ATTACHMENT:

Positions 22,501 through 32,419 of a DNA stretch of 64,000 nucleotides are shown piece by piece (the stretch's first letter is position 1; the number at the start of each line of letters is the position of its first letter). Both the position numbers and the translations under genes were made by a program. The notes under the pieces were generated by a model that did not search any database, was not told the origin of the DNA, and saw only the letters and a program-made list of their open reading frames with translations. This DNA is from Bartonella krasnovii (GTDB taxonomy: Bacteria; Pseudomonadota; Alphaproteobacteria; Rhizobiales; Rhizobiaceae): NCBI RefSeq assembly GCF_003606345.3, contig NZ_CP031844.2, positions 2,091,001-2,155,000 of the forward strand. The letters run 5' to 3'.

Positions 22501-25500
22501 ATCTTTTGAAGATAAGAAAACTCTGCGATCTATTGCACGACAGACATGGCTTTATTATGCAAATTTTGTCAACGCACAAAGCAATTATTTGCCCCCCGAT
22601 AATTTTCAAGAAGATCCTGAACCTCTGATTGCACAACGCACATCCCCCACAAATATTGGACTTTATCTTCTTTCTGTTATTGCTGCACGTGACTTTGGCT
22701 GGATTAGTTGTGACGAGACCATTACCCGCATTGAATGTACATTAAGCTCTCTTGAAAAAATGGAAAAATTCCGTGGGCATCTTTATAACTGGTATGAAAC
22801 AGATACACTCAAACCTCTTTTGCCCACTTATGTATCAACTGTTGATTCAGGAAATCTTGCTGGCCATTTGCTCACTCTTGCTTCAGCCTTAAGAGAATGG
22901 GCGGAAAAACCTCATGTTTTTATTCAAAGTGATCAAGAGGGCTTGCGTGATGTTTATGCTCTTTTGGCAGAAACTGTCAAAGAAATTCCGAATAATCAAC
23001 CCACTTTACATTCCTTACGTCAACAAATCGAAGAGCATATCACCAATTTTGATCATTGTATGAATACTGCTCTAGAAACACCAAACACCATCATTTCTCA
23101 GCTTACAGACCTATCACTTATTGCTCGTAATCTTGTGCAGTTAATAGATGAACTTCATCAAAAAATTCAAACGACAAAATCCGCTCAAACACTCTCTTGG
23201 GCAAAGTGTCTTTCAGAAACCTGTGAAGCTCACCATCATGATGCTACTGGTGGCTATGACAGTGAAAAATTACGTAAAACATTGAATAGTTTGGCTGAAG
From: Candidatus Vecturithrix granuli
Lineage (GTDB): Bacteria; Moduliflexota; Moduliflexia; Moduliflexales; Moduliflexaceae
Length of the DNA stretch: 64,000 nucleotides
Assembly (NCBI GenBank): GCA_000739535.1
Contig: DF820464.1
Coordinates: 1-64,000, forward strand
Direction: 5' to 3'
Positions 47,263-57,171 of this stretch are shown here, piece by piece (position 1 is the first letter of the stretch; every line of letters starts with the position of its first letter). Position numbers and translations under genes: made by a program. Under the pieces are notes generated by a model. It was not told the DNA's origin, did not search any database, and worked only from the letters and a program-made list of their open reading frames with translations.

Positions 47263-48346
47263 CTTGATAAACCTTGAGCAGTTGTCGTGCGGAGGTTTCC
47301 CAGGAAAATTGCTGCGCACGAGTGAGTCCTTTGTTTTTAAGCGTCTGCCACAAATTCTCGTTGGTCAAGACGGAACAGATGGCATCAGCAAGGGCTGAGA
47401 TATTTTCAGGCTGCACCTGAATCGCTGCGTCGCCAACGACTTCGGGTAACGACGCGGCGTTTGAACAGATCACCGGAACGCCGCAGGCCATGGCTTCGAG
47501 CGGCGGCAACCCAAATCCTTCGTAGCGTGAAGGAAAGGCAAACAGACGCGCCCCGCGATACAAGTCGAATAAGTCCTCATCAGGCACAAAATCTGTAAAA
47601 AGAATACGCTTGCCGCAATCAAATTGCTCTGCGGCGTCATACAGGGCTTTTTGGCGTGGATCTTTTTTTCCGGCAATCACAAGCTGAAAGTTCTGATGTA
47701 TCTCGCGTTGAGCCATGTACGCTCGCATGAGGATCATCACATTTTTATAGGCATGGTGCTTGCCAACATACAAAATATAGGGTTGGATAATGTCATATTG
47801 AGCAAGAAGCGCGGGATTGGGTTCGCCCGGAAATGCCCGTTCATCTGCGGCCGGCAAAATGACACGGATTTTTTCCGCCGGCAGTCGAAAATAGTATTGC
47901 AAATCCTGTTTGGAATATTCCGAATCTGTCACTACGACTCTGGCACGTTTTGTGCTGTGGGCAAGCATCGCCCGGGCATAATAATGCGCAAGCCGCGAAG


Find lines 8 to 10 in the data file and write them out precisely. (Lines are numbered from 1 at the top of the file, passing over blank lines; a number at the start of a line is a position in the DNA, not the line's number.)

23001 CCACTTTACATTCCTTACGTCAACAAATCGAAGAGCATATCACCAATTTTGATCATTGTATGAATACTGCTCTAGAAACACCAAACACCATCATTTCTCA
23101 GCTTACAGACCTATCACTTATTGCTCGTAATCTTGTGCAGTTAATAGATGAACTTCATCAAAAAATTCAAACGACAAAATCCGCTCAAACACTCTCTTGG
23201 GCAAAGTGTCTTTCAGAAACCTGTGAAGCTCACCATCATGATGCTACTGGTGGCTATGACAGTGAAAAATTACGTAAAACATTGAATAGTTTGGCTGAAG